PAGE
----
Real eeasons have emerged why Kogi State Governor Idris Wada stopped the payment of West African Examinations Council (WAEC) examination fees for indigenous students due to the inflation of the sum from N276.7 million to N500 million by some dubious government officials.
Therefore, there is disquiet in the state Ministry of Education, as government sources say heads may roll as government has begun investigations of the extent of the fraud.
Apparently piqued by the outrageous figure the Governor earlier expressed disappointment that the WAEC fees was so inflated by some officials working against the good intentions of the state government considering what the state get from Federation accounts monthly.
According to Wada, when he assumed leadership in 2012, N270 million was paid as WAEC fees for the students stressing that in 2013 the amount jumped to N300 million plus and in 2015 rose to about N500 million.
The governor had set up Reconciliation Committee after due diligence in unraveling the reason behind the outrageous figure discovered that only N276.7 million was required for the WASCE fees of all indigent students as against N515 million presented by government officials in charge.
The findings of the Committee headed by Hajia Mariam Ladi Ibrahim, government officials were neck deep in the fraud even as it recommended a stakeholders meeting on education to address challenges in the sector.
The committee, which was set up at the outset of the rise in in the cost of bulk payment of WAEC fees said a number of factors accounted for the quantum rise in thee fees.
First, it identified self-violation of the rules guiding the unified eligibility examination by the ministry of education occasioned by inclusion of ineligible candidates in the examination bill.
It also identified poor regulation in the establishment of private schools and their inclusion in the examination bill.
Another area uncovered was the overbearing influence of some renegade staff of the ministry who imposed students on School’s principals for the examination.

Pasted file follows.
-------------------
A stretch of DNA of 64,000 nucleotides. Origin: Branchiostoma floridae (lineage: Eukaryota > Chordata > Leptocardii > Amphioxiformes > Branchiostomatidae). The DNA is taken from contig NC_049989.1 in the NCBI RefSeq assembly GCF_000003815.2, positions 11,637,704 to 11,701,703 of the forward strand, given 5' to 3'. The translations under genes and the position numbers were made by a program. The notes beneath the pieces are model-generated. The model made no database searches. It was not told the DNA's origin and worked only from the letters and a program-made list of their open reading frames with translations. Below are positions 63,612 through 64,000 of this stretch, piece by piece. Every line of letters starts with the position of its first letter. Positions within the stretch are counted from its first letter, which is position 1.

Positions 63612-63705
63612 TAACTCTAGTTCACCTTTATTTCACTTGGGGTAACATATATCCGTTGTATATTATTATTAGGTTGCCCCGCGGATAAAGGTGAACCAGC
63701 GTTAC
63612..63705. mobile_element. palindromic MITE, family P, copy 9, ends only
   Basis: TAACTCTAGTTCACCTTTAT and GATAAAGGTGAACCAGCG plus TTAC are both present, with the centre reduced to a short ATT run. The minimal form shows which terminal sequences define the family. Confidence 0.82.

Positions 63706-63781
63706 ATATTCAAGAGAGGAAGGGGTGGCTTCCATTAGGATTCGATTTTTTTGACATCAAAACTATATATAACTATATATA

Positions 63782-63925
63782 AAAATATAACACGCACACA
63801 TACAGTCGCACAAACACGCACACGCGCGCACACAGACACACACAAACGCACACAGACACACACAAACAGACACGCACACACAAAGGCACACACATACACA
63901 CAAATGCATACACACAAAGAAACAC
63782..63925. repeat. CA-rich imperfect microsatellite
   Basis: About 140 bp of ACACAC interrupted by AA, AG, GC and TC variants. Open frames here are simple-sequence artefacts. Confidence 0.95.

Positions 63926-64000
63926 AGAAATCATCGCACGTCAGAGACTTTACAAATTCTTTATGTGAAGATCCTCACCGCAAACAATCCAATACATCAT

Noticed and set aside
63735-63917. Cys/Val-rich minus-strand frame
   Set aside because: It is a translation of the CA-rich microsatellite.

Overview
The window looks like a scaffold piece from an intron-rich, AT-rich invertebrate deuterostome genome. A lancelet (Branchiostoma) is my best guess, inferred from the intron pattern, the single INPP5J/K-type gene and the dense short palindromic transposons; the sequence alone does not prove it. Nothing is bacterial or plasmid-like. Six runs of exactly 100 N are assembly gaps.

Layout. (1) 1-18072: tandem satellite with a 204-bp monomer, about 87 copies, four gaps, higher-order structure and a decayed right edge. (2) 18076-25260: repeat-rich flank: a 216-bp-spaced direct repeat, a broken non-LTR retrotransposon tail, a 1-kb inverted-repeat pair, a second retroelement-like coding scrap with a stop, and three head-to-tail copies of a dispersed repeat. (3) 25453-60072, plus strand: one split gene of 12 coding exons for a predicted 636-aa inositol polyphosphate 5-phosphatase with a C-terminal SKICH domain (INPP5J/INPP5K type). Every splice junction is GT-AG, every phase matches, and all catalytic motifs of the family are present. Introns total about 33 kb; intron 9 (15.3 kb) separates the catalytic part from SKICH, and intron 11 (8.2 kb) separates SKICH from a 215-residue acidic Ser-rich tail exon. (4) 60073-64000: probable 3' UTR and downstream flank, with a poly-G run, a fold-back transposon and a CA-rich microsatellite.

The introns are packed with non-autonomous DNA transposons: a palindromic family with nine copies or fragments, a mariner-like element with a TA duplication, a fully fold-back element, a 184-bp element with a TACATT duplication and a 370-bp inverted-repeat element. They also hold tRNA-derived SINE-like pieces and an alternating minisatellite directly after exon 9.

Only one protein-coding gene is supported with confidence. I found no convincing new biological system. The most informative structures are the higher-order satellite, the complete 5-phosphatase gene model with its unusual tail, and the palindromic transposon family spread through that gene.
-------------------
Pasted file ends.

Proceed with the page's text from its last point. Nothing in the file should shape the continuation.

She indicated that the trend paved way for increase in the examination bill, creating avenue for those who attempted and failed the examination as well as non-indigenes to be drafted in through the back door, adding weight to the bill.
It took the committee four weeks to come up with their findings.
The Governor had insisted that the state government could not afford to continue to close its eyes to the irregularities around the well-intentioned welfare scheme.
According to Wada, government does not have that kind of money at present, stating that to prevent the fraud from continuing, parents should make payments and thereafter forward the receipts to government for refunds.
“I am convinced that the figure they are giving us was inflated and we cannot be throwing money away because we have a lot of developments to carry out.”
He said it was unfortunate that people entrusted with such responsibility turned around and are now manipulating the system for their own selfish interest instead of serving the people. We have looked into it and we are taking a major step to correcting the anomaly,” he said.
The decision to stop the payment had thrown the innocent students and their poor parents into hardship as many of them especially those in rural areas were practically going to drop out of school if alternative arrangement was not made to address their plight.